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Russian president calls NATO outmoded, warns on expansion

Russia's president showed muscle Thursday in his first major foreign policy speech since taking office a month ago, warning that a further NATO expansion eastward would ruin Russia's relations with the West. Meanwhile, Russia announced that the second of its three remaining plutonium-producing reactors had been closed.

Speaking to a group of German policymakers and business leaders, Dmitry Medvedev's warning continued the course of his predecessor Vladimir Putin, who fiercely opposed the alliance's plans to incorporate Russia's ex-Soviet neighbors, Ukraine and Georgia. Yet Medvedev also sounded more conciliatory, making offers to step back from confrontation and work out a new European security pact.

Medvedev, on his first visit to the West since he was sworn in on May 7, said Russia wants to move closer to Europe.

“By dismantling the Soviet system and rejecting its restoration … Russia has laid a foundation for forming a state fully compatible with the rest of Europe,” he said.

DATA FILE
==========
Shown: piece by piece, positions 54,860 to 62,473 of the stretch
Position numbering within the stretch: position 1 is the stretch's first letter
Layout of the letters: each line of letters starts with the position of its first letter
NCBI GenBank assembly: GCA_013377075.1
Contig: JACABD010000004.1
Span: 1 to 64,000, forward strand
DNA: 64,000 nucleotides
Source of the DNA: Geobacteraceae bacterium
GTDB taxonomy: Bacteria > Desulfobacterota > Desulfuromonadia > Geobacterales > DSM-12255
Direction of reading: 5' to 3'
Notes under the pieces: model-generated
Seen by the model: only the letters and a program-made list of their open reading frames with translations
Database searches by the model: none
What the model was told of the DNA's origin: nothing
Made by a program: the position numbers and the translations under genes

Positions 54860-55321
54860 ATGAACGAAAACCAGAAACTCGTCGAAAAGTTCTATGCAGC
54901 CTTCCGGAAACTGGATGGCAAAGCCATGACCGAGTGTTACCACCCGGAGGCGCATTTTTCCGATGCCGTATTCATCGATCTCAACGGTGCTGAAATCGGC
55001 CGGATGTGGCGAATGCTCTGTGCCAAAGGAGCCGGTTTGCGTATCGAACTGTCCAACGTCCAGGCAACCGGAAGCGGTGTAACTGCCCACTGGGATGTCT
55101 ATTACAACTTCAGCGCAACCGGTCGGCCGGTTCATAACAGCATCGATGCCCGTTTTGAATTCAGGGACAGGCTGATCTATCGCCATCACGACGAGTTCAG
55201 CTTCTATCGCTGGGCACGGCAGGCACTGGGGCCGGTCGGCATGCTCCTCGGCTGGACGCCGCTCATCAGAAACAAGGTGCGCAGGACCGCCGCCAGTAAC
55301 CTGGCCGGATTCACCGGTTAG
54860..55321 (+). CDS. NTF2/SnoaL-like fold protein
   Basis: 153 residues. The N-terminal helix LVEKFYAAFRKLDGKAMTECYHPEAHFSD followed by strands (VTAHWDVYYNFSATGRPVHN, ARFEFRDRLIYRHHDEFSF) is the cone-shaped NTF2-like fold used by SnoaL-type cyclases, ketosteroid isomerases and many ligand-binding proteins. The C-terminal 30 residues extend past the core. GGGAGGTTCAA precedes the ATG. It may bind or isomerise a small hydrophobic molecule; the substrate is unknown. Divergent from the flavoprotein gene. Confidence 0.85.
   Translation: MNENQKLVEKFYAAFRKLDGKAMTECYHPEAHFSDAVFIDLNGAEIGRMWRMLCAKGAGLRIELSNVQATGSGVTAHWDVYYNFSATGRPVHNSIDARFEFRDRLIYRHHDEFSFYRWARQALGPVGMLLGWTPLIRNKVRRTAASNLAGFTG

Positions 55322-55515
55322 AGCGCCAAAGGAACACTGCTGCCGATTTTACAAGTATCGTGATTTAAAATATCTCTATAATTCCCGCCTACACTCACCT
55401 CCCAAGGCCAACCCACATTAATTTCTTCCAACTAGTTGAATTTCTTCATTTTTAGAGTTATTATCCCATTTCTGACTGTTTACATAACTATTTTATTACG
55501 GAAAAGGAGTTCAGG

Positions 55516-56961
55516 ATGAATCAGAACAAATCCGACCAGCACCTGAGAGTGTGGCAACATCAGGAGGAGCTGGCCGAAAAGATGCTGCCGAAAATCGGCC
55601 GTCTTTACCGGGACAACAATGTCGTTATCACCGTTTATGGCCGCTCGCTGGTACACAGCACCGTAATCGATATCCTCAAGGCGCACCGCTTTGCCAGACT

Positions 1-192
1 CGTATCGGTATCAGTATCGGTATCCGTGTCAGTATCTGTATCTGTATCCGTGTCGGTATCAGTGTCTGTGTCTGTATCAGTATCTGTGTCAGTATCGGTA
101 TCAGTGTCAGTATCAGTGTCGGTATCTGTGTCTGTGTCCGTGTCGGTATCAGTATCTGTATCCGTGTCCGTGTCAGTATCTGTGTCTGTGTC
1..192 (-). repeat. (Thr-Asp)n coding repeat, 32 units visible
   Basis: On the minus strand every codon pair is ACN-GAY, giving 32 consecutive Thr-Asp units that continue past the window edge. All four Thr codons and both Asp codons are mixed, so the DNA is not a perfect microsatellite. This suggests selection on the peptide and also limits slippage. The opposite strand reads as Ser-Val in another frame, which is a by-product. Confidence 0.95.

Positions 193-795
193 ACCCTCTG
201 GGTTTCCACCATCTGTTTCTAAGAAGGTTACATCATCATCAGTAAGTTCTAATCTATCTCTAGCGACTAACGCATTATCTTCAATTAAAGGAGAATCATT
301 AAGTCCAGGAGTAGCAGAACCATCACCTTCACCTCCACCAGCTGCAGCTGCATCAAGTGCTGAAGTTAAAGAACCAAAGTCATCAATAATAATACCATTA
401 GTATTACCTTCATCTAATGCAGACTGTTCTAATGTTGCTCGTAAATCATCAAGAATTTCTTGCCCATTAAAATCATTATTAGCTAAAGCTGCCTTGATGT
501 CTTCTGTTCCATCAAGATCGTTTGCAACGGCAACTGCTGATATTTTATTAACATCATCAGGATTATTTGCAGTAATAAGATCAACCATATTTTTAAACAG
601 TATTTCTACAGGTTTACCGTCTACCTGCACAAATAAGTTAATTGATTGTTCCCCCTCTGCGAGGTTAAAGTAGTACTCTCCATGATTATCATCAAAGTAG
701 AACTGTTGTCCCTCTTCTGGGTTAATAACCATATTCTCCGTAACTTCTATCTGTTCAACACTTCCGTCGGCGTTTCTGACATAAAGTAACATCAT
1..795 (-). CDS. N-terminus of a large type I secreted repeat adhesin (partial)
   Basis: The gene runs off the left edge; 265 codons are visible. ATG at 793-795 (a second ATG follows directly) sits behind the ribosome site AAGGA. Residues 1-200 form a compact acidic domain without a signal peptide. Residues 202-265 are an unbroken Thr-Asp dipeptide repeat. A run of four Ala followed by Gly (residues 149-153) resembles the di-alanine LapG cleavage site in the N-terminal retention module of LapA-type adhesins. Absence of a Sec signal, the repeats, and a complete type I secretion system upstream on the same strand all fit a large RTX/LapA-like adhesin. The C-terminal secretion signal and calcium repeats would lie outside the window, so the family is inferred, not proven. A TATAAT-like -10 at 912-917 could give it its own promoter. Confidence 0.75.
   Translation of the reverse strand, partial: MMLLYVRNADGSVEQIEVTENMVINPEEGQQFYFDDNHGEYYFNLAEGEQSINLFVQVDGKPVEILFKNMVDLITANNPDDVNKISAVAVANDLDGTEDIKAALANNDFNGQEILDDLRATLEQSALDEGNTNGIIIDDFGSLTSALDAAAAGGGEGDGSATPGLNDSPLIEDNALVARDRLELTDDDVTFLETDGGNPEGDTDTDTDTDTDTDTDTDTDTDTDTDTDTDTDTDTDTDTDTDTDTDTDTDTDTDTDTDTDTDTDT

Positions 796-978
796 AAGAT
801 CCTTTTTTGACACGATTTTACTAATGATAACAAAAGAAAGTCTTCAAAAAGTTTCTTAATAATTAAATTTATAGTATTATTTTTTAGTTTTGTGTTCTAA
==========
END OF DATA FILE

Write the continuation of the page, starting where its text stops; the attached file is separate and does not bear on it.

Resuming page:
“Russia today has come in from the cold, has returned from nearly a century of isolation and self-isolation,” Medvedev said.

He said that in the post-Cold War world, old alliances such as NATO had lost their relevance and suggested its expansion reflected a search for new purpose. He proposed holding an all-Europe summit to consider signing a new security pact.

Should NATO continue its expansion, Medvedev said, relations will be undermined.

2nd of 3 weapons reactors closed

The closing of Russia's ADE-5 reactor at the Siberian Chemical Plant in Seversk is part of a years-long effort by Moscow and Washington to shutter the Cold War-era facilities that produced material for nuclear weapons.

The plant's first reactor was shut down on April 20. Russia's last plutonium-producing reactor, in the city of Zheleznogorsk, is expected to be shuttered by 2010.

Located in secret cities, the plants were part of the Soviet Union's sprawling nuclear weapons complex and produced weapons-grade plutonium for 50 years. But in the early years after the Soviet breakup, the Defense Ministry stopped buying the plutonium.

The U.S. pushed for years to close the plants, but they produced electricity and heat for cities as a byproduct of their operations, and the Russians did not want to leave Siberian cities without power before coal-fired replacement plants were built.

The U.S., which has closed all 14 of its plutonium-production facilities, is thought to have about 110 tons of weapons-grade plutonium stockpiled, and Russia is thought to have about 154 tons.